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FDA Clears Cancer Genomic Profiling Kit From Personal Genome Diagnostics

NEW YORK – Personal Genome Diagnostics said on Monday that it has received US Food and Drug Administration clearance for its PGDx Elio Tissue Complete, a next-generation sequencing diagnostic assay that molecular labs can use to perform genomic profiling of cancer.

The Baltimore-based firm said the FDA clearance was supported by data that "demonstrates robustness and consistency" of performance across several lab sites and all variant classes in clinical samples from 35 tumor types.

"Nearly 80 percent of patients aren't getting the clinical insights they need to inform their treatment path, or they aren't being tested in a window of time that makes a difference in determining their care," Megan Bailey, CEO of PGDx, said in a statement. "PGDx Elio Tissue Complete responds to this unmet need by bringing genomic cancer testing of the highest quality directly to healthcare providers."

PGDx's Elio Tissue Complete NGS assay identifies single nucleotide variants and small insertions and deletions in 507 genes, select amplifications and translocations and genomic signatures including microsatellite instability, and tumor mutation burden. The profiling assay includes biomarkers to help inform clinicians so that they can choose appropriate targeted cancer therapies and immunotherapies, as well as to help identify patients for clinical trial participation.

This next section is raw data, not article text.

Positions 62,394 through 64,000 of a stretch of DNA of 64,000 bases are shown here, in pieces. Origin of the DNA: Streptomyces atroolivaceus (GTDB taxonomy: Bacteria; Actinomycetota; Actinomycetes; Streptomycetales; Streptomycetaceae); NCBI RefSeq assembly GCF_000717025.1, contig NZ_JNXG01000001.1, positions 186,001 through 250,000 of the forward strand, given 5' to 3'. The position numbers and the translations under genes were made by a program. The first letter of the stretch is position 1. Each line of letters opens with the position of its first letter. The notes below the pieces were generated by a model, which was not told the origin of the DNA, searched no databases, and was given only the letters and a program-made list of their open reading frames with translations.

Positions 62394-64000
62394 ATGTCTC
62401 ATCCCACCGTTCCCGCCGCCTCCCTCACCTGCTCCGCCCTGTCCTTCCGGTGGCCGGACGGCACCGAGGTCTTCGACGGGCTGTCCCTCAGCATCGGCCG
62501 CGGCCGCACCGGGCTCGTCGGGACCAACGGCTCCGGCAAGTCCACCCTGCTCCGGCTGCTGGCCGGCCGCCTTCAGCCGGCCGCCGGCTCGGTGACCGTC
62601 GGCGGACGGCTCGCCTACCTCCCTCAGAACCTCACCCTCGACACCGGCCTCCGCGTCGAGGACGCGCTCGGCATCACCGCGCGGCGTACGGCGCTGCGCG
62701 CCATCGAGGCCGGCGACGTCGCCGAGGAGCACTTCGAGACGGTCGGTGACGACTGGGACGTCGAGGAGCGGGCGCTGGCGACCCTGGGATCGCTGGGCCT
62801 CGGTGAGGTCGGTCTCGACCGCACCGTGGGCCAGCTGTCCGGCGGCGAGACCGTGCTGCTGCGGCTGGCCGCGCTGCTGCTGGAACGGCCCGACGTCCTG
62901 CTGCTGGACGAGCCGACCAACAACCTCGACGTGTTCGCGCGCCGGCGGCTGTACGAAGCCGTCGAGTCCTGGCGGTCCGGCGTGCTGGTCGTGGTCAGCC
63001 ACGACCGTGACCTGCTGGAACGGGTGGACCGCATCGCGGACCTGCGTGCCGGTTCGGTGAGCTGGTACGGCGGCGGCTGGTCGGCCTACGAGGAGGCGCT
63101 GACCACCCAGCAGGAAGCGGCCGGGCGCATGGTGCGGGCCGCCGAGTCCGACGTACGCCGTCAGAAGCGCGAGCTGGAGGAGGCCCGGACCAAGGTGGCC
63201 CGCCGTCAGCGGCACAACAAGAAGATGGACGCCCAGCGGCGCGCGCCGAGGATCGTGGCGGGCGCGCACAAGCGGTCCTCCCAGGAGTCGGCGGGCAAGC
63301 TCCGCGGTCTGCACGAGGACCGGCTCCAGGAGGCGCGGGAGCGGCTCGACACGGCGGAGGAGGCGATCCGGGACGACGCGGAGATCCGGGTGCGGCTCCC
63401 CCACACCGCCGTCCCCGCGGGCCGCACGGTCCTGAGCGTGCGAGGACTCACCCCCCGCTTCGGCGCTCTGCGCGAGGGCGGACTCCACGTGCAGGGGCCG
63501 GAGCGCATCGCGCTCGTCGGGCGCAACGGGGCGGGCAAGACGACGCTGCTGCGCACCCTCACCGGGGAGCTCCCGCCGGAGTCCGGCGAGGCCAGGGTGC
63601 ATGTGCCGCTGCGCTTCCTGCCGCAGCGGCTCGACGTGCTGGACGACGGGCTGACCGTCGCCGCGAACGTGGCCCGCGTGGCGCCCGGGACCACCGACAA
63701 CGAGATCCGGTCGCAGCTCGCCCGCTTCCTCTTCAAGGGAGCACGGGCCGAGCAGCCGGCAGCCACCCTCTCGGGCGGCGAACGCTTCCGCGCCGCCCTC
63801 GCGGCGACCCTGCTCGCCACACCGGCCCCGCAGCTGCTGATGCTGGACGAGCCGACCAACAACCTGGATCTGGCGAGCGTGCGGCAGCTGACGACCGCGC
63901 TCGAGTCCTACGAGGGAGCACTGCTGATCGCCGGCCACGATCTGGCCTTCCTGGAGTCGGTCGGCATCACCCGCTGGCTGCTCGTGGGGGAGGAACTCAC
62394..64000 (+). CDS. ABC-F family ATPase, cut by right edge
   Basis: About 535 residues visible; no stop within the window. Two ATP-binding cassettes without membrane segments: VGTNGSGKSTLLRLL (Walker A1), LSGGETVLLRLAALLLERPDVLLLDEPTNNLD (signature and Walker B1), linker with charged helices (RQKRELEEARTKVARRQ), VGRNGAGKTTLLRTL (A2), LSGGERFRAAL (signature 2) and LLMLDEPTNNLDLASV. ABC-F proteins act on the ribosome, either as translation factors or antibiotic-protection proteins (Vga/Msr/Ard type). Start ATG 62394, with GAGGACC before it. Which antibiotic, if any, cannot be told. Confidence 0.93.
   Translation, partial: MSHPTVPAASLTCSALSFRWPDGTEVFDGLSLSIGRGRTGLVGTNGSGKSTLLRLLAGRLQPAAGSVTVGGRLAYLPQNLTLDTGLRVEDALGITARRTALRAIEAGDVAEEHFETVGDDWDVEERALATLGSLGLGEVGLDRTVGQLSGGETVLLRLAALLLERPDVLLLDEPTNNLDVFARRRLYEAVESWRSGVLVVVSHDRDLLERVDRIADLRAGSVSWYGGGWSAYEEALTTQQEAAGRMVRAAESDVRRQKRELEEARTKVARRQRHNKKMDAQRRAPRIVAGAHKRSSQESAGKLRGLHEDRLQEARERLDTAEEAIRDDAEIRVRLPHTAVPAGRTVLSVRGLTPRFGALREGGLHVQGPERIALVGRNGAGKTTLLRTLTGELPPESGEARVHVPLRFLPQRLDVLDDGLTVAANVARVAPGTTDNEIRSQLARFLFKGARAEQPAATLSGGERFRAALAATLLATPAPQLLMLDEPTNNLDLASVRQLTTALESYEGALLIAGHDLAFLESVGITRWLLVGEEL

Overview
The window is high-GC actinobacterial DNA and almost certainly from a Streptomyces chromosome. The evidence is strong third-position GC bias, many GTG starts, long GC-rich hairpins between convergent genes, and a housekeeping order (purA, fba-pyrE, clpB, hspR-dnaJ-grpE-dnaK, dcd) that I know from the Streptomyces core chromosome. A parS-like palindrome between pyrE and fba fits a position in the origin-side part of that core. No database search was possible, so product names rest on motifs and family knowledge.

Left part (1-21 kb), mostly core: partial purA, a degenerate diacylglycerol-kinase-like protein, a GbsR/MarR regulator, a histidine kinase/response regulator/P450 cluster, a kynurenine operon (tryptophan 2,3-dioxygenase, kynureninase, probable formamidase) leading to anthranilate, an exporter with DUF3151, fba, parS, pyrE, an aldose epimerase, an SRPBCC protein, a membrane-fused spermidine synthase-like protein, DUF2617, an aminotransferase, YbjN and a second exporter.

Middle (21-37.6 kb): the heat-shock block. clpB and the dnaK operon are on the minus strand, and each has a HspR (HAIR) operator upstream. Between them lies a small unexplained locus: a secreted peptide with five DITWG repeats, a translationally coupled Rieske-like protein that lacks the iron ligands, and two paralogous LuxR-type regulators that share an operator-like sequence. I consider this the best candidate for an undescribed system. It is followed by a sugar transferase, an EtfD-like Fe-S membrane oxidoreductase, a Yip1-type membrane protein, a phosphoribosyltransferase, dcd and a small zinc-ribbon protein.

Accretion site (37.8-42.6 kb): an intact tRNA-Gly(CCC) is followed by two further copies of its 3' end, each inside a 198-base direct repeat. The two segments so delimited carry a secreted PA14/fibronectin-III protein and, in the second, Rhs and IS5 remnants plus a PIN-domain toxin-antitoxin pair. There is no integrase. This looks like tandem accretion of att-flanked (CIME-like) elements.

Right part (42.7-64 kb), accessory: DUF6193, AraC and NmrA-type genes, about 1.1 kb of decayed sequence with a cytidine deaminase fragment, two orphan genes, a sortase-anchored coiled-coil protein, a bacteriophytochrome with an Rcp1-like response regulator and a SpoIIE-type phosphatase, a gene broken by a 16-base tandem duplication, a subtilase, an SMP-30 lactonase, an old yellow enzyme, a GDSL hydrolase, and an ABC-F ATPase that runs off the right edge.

The Scan

Could Mix It Up

The US Food and Drug Administration is considering a plan that would allow for the mixing-and-matching of SARS-CoV-2 vaccines and boosters, the New York Times says.

Closest to the Dog

New Scientist reports that extinct Japanese wolf appears to be the closest known wild relative of dogs.

Offer to Come Back

The Knoxville News Sentinel reports that the University of Tennessee is offering Anming Hu, a professor who was acquitted of charges that he hid ties to China, his position back.

PNAS Papers on Myeloid Differentiation MicroRNAs, Urinary Exosomes, Maize Domestication

In PNAS this week: role of microRNAs in myeloid differentiation, exosomes in urine, and more.